Horseradish Tree a Herbal Medicine

Topics: Moringa, Moringa oleifera, Ben oil Pages: 10 (3761 words) Published: August 20, 2012
Topic: Horse Radish Tree as Herbal Medicine
Thesis Statement: The impact of Horse Radish Tree as therapeutic plant and its medicinal value to humanity.


Horseradish tree is also known as Malunggay plant or sometimes called as Moringa Oleifera in the Philippines. This could be called as a miracle plant for most of the people because of its good effects to our health. It can cure illnesses and it can be a solution for malnutrition. This plant or food is very low of cholesterol and sodium. It is also a good source of Dietary Fiber, Niacin, Foliate, Phosphorus and Potassium, and a very good source of Protein, Vitamin A, Vitamin C, Thiamin, Riboflavin, Vitamin B6, Calcium, Iron, Magnesium and Manganese. It has 32% of Vitamin A, 4% Calcium, 18% of Vitamin C and 5% Iron which helps the body work more effectively in daily living and fights diseases that may attack to our body. Here are some facts about the horseradish tree, growing from seed: soak seeds overnight before planting. Seeds can be started indoors, but must be moved outdoors as soon as practical. The seedlings grow tall and thin, and need wind to strengthen the trunk, lest they fall over. Seedlings and young trees are a favorite browse for deer and other herbivores, and so must be protected. Seed sown directly in the ground produces a very deep taproot, the tree is very drought-resistant, once established, and will recover even from a hard freeze. However, container trees can be killed by 8 hours at 26 degrees. The mature, dried seeds of Horseradish tree yield what was considered the finest watch making quality lubricant available. The purified and strained oil is of very quality and does not gum or turn rancid. Only modern synthetic oils approach Ben Oil in quality. For water purification, take 1 to 1.5 seeds which have matured and dried on the tree per 1 quart of water. Grind the seeds into powder and add them to the water. Shake well, Allow to stand minimum 4 hours in direct sunlight. Carefully pour off resultant clean water and boil, as a secondary measure. This plant will tolerate many other plants to be grown close to it, as apparently it uses nutrients other plants do not. The trees usually begin to bloom at 18 months. The first time they begin to bloom, the branches on some trees may become very flexible, almost rubbery, even to the point of being able to tie the branch into a loose knot.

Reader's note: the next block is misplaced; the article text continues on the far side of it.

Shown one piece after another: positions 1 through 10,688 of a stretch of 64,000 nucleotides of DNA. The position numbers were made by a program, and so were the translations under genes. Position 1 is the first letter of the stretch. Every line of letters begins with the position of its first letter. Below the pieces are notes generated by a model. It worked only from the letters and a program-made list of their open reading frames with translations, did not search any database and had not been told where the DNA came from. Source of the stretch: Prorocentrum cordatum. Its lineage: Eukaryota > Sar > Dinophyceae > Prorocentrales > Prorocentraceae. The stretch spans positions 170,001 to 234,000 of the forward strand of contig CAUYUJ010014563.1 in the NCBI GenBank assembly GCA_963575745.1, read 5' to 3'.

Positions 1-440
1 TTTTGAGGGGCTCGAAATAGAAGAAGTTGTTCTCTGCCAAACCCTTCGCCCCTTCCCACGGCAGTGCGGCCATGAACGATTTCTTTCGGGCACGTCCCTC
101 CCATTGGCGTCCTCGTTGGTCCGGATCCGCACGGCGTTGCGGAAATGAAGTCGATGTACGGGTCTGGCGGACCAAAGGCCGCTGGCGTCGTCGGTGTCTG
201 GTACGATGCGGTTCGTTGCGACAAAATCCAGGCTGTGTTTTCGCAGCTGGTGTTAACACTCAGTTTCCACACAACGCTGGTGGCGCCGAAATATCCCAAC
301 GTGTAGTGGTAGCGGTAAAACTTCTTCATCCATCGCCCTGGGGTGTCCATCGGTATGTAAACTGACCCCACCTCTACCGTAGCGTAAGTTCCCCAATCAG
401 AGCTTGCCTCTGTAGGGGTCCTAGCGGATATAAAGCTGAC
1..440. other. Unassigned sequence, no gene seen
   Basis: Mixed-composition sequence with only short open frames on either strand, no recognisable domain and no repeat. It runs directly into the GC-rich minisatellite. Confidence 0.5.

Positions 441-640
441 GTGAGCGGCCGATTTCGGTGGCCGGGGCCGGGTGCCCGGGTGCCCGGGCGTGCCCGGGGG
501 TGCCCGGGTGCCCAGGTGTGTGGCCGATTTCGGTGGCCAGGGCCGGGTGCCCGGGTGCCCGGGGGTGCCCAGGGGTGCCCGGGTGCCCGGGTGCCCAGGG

Horseradish tree is the most widely cultivated species of the genus Moringa, which is the only genus in the family Moringaceae. It is also known as drumstick tree, from the appearance of the long, slender, triangular seed pods, horseradish tree, from the taste of the roots which resembles horseradish, or ben oil tree, from the oil derived from the seeds. The tree itself is rather slender, with drooping branches that grow to approximately 10m in height. In cultivation, it is often cut back annually to 1-2 meters and allowed to regrow so the pods and leaves remain within arm's reach. In developing countries, horseradish tree has potential to improve nutrition, boost food security, foster rural development, and support sustainable land care. It may be used as forage for livestock, a micronutrient liquid, a natural anthelmintic and possible adjuvant. It is also a multipurpose plant, as the leaves, pods, fruits, flowers, roots and bark of the tree can be utilized and has medicinal value. Hence, it was called the ‘Miracle Tree’. It is also referred to as Drumstick Tree by the Britishers.  In the Philippines, they are referred to as malunggay or malungay. Horseradish tree’ leaves and pods when taken in regularly will nourish the body with necessary vitamins and minerals. When taking a delicate leaf and carefully shade dry it, amazing things happen. There is significantly higher nutritional value in the horseradish dried leaf, in some cases over ten times in specific nutrients when compared to fresh leaf. Many universities and independent research laboratory...
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